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a VirtualTourist member

Salvador da Bahia

3 Month Stay in Salvador

Hello all!
I'm planning a 3 month stay in Salvador and I need some input from you experts. My main goals for my trip are:
1. To improve my Portuguese to an advanced level. I'm currently lower-intermediate.
2. To train in the Afro-Brazilian art of Capoeira which I've been practicing for the past 4 years.
3. To learn about Afro-Brazilian culture and the ancestorial link with Africa(I'm an African).
4. If possible experience Canaval.

Any advance? Thanks!



7 Answers


answered by
a VirtualTourist member

The Canaval is in a different league hope you got to go.




answered by
a VirtualTourist member

The Canaval is in a different league hope you get to go.




answered by
a VirtualTourist member

Yeh, I realize I'll may be treated as a gringo in terms of just being another tourist. But I'm not going looking for acceptance but going to see and experience the african diaspora for myself. Especially with the religion of Condomblé which has direct links to my Yoruba heritage.

I've been training Capoeira Regional but I know the Angola schools tend to be better for music (which is my real passion). I intend to visit both Angola and Regional schools anyway. I really want to stay away from the tourist scene as it's not my real purpose for being there. I just want to train in a local academy with a friendly Mestre.

As far as a place to stay, I've been looking at the AirBnB site for options. I saw Sheila's site has accommodation options for students and I sent her a note but haven't heard back yet. There's another portuguese teacher called Inaê Sodre who seems pretty good too. You heard of her?




answered by
a VirtualTourist member

Yeh, experiencing Carnaval is lowest on my list of priorities and i'm willing to strike it off if it causes me to go over budget.




answered by
a VirtualTourist member

Thanks for the advice! I really appreciate your wealth of knowledge. Yeh, I was able to get a response from Inaê but I'm beginning to think I may not be able to afford one-on-one classes in general. On her site Sheila has group classes with 3 people max for almost half the price of one-on-one sessions. I think this might be my best bet. The accommodation options also seem to be within my budget.

Thanks for the info on Joao Pequeno's school. It would be an honor to train there during my stay. I also noticed Mestre Dinho is in the area. I actually trained with his group for about a year in Florida so that might be a connection to pursue.

With regards to experiencing Afro-Brazilian culture; I really just plan to do this by observing the day to day lives of the people and reflecting on it. I currently have no connection with anyone in the condomblé community. I'm currently in the US for maybe another 6 to 8 months. There isn't really in Bahiana community around where I live but I travel quite a bit. I'll definitely try to expand my network before I leave. But yes, I expect there to be malandros and con-artist everywhere. We have them all over back in my country too. Though I know the language barrier may pose a slight obstacle in fully understanding intensions.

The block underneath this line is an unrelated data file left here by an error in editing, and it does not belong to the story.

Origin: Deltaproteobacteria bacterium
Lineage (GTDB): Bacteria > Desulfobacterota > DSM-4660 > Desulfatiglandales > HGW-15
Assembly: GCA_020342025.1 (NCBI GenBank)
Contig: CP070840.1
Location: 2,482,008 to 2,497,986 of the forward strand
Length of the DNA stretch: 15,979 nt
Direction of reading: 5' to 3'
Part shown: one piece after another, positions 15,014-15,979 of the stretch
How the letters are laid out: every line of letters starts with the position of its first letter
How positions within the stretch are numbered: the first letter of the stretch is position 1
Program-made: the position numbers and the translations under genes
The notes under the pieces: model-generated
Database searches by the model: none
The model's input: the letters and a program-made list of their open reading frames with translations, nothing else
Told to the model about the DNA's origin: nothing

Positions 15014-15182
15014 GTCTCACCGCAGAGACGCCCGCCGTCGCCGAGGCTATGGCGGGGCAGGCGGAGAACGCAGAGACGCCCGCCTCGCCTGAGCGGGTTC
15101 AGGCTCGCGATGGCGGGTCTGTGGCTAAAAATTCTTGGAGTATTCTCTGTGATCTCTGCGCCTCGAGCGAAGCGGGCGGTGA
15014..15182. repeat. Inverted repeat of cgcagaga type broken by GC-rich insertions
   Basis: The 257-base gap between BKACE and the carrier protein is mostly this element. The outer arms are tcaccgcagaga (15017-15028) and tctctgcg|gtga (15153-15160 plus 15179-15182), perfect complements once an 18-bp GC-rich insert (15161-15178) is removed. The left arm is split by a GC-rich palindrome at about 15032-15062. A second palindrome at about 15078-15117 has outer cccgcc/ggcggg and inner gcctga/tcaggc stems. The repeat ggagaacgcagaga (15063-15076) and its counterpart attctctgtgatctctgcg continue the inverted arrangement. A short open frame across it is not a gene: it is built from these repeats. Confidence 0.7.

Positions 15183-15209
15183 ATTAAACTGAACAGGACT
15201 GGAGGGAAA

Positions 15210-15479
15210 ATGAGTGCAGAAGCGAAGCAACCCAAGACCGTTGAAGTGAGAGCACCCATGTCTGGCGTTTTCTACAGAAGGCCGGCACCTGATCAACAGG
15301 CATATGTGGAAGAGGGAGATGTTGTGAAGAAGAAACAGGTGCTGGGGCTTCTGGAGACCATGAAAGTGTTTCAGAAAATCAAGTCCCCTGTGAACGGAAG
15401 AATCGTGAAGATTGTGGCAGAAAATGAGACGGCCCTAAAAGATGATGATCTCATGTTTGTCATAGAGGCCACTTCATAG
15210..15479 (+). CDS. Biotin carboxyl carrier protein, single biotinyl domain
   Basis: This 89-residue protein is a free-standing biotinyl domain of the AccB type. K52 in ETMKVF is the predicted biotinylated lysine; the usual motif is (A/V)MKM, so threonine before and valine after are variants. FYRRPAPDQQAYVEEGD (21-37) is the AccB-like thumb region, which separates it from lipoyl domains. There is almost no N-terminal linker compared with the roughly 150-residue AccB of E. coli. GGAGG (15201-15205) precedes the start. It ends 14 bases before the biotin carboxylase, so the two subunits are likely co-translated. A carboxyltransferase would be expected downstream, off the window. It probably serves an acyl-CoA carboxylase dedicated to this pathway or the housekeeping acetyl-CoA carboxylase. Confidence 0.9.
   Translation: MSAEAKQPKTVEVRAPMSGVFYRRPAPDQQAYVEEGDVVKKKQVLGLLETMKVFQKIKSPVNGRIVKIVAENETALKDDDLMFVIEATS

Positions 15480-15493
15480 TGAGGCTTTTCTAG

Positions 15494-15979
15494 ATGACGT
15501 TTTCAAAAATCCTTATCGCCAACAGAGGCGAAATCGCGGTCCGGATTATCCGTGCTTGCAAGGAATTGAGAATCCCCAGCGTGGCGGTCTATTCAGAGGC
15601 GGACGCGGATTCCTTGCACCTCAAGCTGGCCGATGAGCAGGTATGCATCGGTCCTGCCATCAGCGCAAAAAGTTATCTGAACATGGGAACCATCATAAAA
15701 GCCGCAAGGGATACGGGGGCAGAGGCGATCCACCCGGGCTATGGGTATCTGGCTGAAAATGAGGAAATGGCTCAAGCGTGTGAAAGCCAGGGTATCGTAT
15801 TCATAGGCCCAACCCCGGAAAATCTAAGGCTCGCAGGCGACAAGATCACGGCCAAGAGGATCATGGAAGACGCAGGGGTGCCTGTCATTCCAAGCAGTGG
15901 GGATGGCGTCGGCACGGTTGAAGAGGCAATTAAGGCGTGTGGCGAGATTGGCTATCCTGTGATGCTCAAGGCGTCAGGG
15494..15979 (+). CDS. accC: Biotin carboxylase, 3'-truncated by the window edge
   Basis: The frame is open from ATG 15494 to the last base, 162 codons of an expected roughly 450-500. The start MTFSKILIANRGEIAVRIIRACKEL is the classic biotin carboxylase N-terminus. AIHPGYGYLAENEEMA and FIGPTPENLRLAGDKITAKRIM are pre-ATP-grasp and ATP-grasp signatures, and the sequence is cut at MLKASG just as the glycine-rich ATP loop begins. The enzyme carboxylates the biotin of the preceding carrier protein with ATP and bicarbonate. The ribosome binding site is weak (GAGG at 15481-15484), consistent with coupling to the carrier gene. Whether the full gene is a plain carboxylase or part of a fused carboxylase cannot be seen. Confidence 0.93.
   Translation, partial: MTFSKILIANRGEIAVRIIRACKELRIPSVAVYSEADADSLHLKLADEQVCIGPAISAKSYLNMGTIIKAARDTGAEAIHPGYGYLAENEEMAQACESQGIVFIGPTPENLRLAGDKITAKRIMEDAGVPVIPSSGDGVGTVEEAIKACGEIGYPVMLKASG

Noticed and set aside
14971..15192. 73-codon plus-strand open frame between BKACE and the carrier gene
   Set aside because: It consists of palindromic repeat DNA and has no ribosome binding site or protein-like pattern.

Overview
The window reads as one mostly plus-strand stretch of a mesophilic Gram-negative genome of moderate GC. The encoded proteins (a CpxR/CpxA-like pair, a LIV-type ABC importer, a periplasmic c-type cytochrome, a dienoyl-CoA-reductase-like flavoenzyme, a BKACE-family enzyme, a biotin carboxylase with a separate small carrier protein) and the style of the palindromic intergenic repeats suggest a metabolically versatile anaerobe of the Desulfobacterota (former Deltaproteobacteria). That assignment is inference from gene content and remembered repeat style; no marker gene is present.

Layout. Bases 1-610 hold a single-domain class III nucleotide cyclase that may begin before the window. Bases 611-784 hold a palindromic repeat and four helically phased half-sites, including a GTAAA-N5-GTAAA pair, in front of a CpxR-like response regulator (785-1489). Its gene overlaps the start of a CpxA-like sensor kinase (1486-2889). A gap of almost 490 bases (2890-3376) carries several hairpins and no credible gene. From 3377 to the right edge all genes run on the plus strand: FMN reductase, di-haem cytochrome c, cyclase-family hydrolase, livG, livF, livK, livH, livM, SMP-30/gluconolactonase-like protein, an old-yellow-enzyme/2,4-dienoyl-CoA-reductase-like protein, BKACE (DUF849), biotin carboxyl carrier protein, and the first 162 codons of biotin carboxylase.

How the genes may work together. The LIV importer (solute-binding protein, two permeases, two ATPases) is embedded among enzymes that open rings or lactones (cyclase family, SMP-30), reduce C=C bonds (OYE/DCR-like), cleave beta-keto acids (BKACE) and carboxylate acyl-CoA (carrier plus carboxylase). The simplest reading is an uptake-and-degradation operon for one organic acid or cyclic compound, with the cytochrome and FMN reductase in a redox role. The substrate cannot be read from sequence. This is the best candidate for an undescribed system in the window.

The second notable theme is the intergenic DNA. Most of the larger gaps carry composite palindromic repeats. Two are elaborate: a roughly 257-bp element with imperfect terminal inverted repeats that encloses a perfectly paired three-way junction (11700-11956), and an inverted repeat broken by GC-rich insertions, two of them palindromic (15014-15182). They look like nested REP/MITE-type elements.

Thanks again for all your help. I'm still trying to decide on a good time to go. Someone told me March might be better because it would be less busy. And I've pretty much given up on trying to make my stay coincide with carnaval.




answered by
a VirtualTourist member

hi i'll be in salvador for the week end any suggestions for the nighlife??any festa?
are u in salvador?
THX




answered by
a VirtualTourist member

Hello!

I'm definitely NOT an expert, but here's some (I hope) helpful info.

I've found another private instructor that you might be interested in. The website is below.

fala-brasil.com/

Also, while I think the info the previous poster offered is really helpful, I'd question the idea that Salvador is "comfortably colorblind" but that's another conversation entirely.

If you're looking to connect with folk in the US who are connected to Candomble, I can help as I am one. I have to say, though, that folk (in the US) who practice Candomble tend to be quite protective of their Iles so I can't really promise anything without knowing you personally. Being Yoruba and, I'm assuming, practicing Ifa will definitely help you out though. If you want to wait until you get there, there are tours that might be a good way of making some connections with folks. Some of the more open Iles may even invite you to prayer, rituals, etc. As far as the best times to go, that's up to you, but right now is festival season for Candomble. Most Iles and omo Orixa are pretty active with rituals and the like until Jan/Feb. January has Oxala's Waters (for 16 days) and Iemanja Festival is on February 2. A few other festivals happen, but really it's Carnival and then relatively quiet until about June.

I'll be there for about 5 months beginning in late Dec-January. If you're there at that time, let's have lunch! :)

Jacq





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